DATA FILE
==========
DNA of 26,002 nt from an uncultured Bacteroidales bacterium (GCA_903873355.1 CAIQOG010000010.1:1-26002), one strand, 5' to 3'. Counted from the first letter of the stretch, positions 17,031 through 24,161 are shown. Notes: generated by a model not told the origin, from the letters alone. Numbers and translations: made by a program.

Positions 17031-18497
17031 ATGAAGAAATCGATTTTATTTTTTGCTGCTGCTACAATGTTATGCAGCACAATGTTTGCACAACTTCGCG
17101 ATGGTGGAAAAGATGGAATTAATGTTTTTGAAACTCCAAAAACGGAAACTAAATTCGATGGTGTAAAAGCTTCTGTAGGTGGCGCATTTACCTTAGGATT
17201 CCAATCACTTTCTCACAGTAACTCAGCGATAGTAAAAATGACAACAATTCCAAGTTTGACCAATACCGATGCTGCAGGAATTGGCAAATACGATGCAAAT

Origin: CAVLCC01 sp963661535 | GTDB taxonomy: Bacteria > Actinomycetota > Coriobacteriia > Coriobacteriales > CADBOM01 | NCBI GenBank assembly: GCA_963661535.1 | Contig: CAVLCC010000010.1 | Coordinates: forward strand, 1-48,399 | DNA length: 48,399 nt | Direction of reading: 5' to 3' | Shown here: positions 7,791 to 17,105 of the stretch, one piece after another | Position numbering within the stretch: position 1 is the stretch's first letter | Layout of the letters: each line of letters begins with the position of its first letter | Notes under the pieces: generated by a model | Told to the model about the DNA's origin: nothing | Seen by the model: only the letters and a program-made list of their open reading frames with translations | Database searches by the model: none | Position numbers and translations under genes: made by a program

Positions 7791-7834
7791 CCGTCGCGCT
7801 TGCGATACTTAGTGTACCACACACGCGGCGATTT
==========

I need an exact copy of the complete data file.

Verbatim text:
DNA of 26,002 nt from an uncultured Bacteroidales bacterium (GCA_903873355.1 CAIQOG010000010.1:1-26002), one strand, 5' to 3'. Counted from the first letter of the stretch, positions 17,031 through 24,161 are shown. Notes: generated by a model not told the origin, from the letters alone. Numbers and translations: made by a program.

Positions 17031-18497
17031 ATGAAGAAATCGATTTTATTTTTTGCTGCTGCTACAATGTTATGCAGCACAATGTTTGCACAACTTCGCG
17101 ATGGTGGAAAAGATGGAATTAATGTTTTTGAAACTCCAAAAACGGAAACTAAATTCGATGGTGTAAAAGCTTCTGTAGGTGGCGCATTTACCTTAGGATT
17201 CCAATCACTTTCTCACAGTAACTCAGCGATAGTAAAAATGACAACAATTCCAAGTTTGACCAATACCGATGCTGCAGGAATTGGCAAATACGATGCAAAT

Origin: CAVLCC01 sp963661535 | GTDB taxonomy: Bacteria > Actinomycetota > Coriobacteriia > Coriobacteriales > CADBOM01 | NCBI GenBank assembly: GCA_963661535.1 | Contig: CAVLCC010000010.1 | Coordinates: forward strand, 1-48,399 | DNA length: 48,399 nt | Direction of reading: 5' to 3' | Shown here: positions 7,791 to 17,105 of the stretch, one piece after another | Position numbering within the stretch: position 1 is the stretch's first letter | Layout of the letters: each line of letters begins with the position of its first letter | Notes under the pieces: generated by a model | Told to the model about the DNA's origin: nothing | Seen by the model: only the letters and a program-made list of their open reading frames with translations | Database searches by the model: none | Position numbers and translations under genes: made by a program

Positions 7791-7834
7791 CCGTCGCGCT
7801 TGCGATACTTAGTGTACCACACACGCGGCGATTT